Security Jobs

Thursday, July 12th, 2012 - Security Jobs

Security Jobs

One of the fastest expanding sector of the employment market is Security Jobs. Why? Because there is an excess supply of ex-Military personnel coming onto the employment market, and secondly the combined expansion in both disorder in the UK (from clubs and bars to petty stealing and crime), and the resultant crack-down from both local councils and the national government.

So, what does it take to get a Security Job?

Security jobs and careers

There are a wide variety of careers in the security industry. The major categories (which align with licensing) are:

  • Cash & Valuables in Transit
  • Close Protection
  • Door Supervisors
  • Public Space Surveillance (CCTV)
  • Security Guards
  • Key Holding
  • Vehicle Immobilisers

There are also unregulated postions outside of this, in sales, security assessment, systems development and instalation, or crime awareness advice.

Size of the UK security industry

Trying to assess the size and scale of the UK security industry is difficult, beyond those who currently are licensed:

  • There are just over 150,000 police officers in the UK
  • Official SIA figures suggest that there are presently over 200,000 licensed private/non-police security operatives in the UK, effectively doubling the size/scale of the UK police force. This figure currently grows at around 3% per annum
  • There are between 10,000 and 18,000 professional security managers operating in the UK security industry, assigned by companies to define security and manage thrid-party contractors
  • Taking into account associated industries and trades, there could be inexcess of 500,000 people in the UK security industry, or around 2% of the UK’s active workforce

However, be aware of the spread of these jobs. In 2006, Paul Osborne then of Cranfield University, regionally mapped the distribution of employment in the UK Security Industry. This showed that the three biggest markets of London, the Midlands and the Southeast made up just under 60% of total employment, with London alone close to 20%. Some how, this deployment of resource doesn’t match population data, but I’ll leave that for others to assess why.

How to get a Security Job

To get a Security Job in the UK, you need to undertake a defined and highly regulated path. This is managed by the Security Industry Association, a Home Office offshoot/quango

  1. You need to be physically fit, and be able to prove it
  2. You need to get training: a minimum of 30hrs for each area, you can find precise details here on the SIA website
  3. You need to get licensed: there are various levels of SIA licensing, starting at Door Supervision and increasing upwards towards Cash & Valuables and Close Protection

Problems in getting Security Job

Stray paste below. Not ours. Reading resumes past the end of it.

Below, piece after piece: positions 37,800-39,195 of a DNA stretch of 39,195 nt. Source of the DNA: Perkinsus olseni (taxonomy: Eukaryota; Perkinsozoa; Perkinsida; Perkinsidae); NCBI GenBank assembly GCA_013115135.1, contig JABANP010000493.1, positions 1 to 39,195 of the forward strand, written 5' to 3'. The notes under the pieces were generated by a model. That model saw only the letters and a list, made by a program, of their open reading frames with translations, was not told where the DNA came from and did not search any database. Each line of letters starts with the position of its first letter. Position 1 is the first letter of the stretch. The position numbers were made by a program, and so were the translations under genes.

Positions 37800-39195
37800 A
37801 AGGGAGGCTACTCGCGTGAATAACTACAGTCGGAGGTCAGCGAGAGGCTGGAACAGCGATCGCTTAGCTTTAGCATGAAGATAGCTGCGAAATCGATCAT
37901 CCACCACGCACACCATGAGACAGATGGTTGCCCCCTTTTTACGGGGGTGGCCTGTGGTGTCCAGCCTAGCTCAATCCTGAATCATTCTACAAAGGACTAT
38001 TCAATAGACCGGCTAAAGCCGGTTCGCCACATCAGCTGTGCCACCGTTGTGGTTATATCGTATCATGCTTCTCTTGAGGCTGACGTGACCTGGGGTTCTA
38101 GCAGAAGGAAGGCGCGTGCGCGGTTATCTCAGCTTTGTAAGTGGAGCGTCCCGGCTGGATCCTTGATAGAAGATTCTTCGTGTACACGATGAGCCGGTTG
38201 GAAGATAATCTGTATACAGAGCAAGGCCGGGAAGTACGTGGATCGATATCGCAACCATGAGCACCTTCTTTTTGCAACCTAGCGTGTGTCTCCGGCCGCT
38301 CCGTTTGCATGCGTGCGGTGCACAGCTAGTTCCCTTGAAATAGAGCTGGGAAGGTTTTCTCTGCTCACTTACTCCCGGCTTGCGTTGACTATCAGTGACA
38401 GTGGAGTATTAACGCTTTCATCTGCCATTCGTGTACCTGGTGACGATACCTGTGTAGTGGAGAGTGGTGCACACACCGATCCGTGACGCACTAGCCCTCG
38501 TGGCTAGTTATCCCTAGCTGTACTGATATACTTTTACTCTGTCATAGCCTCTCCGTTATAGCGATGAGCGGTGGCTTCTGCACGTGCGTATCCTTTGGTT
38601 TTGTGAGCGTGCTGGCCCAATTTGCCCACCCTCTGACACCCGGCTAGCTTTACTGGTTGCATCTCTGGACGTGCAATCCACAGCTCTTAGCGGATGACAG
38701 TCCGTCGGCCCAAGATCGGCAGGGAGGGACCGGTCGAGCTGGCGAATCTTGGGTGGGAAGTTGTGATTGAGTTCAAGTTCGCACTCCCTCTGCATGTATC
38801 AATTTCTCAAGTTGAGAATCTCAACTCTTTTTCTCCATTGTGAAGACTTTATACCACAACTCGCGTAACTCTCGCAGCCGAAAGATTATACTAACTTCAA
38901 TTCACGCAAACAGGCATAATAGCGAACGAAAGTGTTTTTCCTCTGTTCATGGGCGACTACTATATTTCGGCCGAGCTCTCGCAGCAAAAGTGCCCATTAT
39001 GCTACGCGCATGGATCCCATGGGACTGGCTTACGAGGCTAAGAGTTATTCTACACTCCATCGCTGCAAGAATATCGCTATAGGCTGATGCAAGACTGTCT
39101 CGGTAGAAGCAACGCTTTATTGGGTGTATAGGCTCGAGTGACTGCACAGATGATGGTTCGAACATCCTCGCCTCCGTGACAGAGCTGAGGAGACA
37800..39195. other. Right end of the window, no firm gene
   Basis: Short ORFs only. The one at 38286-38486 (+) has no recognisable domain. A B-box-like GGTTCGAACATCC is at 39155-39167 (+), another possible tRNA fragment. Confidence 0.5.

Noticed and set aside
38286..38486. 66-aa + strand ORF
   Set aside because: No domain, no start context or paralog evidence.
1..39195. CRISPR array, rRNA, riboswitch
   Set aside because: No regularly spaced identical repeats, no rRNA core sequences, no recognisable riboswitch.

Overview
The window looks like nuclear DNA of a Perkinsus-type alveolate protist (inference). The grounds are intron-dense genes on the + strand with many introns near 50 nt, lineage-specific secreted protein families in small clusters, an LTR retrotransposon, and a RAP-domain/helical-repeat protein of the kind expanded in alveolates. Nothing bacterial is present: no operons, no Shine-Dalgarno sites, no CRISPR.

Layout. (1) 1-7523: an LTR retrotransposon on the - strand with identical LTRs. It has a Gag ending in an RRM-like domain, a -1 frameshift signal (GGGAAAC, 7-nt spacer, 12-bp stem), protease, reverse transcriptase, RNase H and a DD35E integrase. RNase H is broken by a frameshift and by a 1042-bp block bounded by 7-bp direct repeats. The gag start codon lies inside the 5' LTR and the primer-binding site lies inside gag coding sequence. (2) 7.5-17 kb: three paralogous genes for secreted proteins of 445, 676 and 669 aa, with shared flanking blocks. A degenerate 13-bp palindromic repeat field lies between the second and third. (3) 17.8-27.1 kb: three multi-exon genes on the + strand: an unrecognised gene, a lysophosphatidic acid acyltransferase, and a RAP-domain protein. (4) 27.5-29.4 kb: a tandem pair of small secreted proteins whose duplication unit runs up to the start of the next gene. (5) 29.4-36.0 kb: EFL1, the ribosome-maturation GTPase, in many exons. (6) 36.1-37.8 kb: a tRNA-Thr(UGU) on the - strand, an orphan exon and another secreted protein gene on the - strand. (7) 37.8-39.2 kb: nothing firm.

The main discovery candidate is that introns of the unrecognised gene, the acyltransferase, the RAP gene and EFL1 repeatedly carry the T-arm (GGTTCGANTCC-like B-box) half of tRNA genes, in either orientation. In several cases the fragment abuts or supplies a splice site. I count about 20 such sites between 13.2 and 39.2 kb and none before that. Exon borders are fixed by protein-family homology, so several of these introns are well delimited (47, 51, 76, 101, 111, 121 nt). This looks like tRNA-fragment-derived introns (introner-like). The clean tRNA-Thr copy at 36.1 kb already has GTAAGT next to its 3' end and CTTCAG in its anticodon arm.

But here’s the problem: it can take between 6weeks and 6months for the SIA to clear you, even once you have gained your training. Yes, even for something as simple as door security. Then, if you don’t get cleared quick enough, you need to undertake your training again, as it will be out of date!

This common problem delay creates a seepage of trained security people:

  • They want to work in the security industry, so get trained
  • But it takes so long to get cleared, they find other employment

Affects of regulation on the security industry

Regulation has had a great deal of effect on the security industry. Comparing the market in 2000 to now in 2012, the combined affects of three pieces of legislation have changed what is still often a job working unsociable hours, into one which is easier for all to access, resulting now with between 15% and 20% of employees being women.

Firstly, central government regualtion through the Security Industry Association has resulted in a need for registration and training. Secondly the European derived Working Time Directive and Agency Workers Directives have moved many positions away from working excessive hours to an average working week of under 45hrs.

However, there are still dark sides to this industry. Many are still self-employed, and coersced to opt-out of the Working Time Directive. Secondly I know from personal experience that both the WTD and Minimum Wage regulations are often broken by companies paying workers less than minimum wage, and hence extending hours. It’s effectively a block-booking of time, that is then adjusted at the administration level to make all look legal!

Hence the most effective piece of legislation in the industry has been the Agency Workers Directive, which means that even though many are self-employed, they at least get paid when on rest periods and gain holidays. This is certainly one industry where unions and legislation have shown that they can combine further to affect better change, and will need to do so again into the future.

Employers in the security industry

The major employers in the security industry are:

  • G4S
  • Securitas
  • Chubb: specialise in systems, after selling people services to Securitas in 2011

Each has their own specific jobs portal, where various opportunities can be found. After this, the major palyers are mostly regional and/or small city based operators. Each has to license itself at the SIA, so before accepting a job interview let alone a job offer, check that that company is at leats registered at the SIA

(NB: I know temp agencies that still don’t do this before accepting a new job search brief! So be ware and do your checking, because it makes you look professional and hence employable)

So that’s a quick review of the security industry. The advantages are that as long as you are physically fit, and can read and write to undertake the required study, a lack of qualifications is not a block to employment. The disadvanatges are the mainly unsociable hours, and the personal risk – its not called security for nothing.

Good Luck!


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